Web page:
By Dave Brock
Sales people spend a majority of their time doing deals–finding them, qualifying them, helping their customers navigate the buying process until they make a decision, then ultimately getting the order. Since this is where most of our people live their lives, it’s where sales managers should be spending a lot of time.
Unfortunately, too many sales managers don’t leverage deal review for their full value.
Many of the deal reviews I participate in look more like interrogations. Sales managers pummeling the sales person for data:
- What solution are you selling?
- Why do they need it?
- Who’s involved in the decision?
- Who’s the competition? What are they doing to win this? What are you doing to counteract them?
- When is this going to close?
- What do you have to do to win?
- How much will we have to discount?
- When did you say this is going to close, again? Are you absolutely certain?
- What value will you book this at?
- Can you upsell a little?
- Are you really sure about the close date, I need this for the forecast so you need to deliver!
Sound familiar? Most deal reviews I sit in (at least before the client turns me loose to change what they do) are some variation of this interrogation. Typically, the manager is getting a lot of status information but doing little to help the sales person win the deal. Perhaps, based on the information dump, the manager might respond with a few, “You need to do this, make sure you do that, don’t let this happen……” I suppose they think that adds a lot of value to winning the deal.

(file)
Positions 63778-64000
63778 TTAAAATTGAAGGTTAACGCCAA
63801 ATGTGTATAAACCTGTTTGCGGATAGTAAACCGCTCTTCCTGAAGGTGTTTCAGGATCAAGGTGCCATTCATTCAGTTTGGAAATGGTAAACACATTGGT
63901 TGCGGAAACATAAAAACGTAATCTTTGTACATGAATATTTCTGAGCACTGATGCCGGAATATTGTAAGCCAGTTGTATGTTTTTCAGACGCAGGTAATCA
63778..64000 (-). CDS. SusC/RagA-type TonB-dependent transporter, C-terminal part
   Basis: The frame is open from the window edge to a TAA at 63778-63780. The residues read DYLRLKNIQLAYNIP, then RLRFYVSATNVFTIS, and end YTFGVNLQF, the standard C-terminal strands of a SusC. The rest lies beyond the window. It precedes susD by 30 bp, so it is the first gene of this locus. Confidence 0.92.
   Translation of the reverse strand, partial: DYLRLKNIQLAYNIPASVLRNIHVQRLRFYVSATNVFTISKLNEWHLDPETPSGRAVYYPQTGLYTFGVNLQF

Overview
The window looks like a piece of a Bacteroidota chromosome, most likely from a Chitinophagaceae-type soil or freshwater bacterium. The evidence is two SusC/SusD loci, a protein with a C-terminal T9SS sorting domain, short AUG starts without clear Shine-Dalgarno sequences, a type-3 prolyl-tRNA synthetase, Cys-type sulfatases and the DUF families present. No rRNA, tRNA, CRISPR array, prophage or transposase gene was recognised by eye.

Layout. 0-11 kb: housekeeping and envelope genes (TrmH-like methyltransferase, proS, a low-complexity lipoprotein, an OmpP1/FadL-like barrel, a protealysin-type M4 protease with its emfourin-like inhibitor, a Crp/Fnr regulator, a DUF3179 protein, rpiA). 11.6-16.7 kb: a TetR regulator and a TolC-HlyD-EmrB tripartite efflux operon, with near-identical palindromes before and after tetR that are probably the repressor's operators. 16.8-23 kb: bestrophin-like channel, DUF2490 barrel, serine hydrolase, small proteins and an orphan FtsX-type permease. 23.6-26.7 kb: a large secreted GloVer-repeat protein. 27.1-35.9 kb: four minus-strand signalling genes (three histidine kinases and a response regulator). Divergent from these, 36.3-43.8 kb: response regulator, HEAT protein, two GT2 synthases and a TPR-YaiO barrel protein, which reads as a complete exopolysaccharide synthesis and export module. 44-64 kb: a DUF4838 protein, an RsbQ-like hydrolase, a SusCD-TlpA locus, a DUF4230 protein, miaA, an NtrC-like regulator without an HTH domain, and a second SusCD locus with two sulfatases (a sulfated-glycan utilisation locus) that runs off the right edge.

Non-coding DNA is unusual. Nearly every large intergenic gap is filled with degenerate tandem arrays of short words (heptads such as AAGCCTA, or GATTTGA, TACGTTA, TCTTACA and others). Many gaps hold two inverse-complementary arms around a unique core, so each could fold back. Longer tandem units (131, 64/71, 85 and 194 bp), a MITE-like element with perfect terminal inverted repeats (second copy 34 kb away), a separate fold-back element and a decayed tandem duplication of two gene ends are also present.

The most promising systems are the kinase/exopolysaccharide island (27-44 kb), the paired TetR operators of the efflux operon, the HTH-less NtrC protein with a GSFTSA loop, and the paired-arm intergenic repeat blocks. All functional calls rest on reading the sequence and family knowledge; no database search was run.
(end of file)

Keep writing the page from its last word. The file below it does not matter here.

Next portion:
But think about that conversation a little. How accurate will the responses be if the sales person is misreading the situation? How accurate will they be if the sales person has the wrong strategy? How often do sales people tell their managers what they want to hear, just to get them off their backs?
Think further, the majority of the answers to these questions can be found in the CRM system–that is if the people are using it (which is an entirely different issue).
The primary purpose of deal reviews is to help the sales person develop and execute sales strategies to win the deal! Yes, there is a business management component to deal reviews. We do need the information to make sure our teams are doing the things they need to do to achieve their numbers. But what we really care about is winning the deal—the deal review I typically see does nothing to help the sales person think about their strategy, think about what the customer is trying to achieve, think about what we should be doing to help the customer in their buying process.
Recently, I read some terribly bad advice on deal reviews from yet another sales guru. He had 5 terrible tips for deal reviews, three stood out: Stop asking reps to Self-Analyze, Move on to the next question as soon as the rep says, “I don’t know,” Don’t use the deal review to coach. Could anything be more misguided than Go to the full article.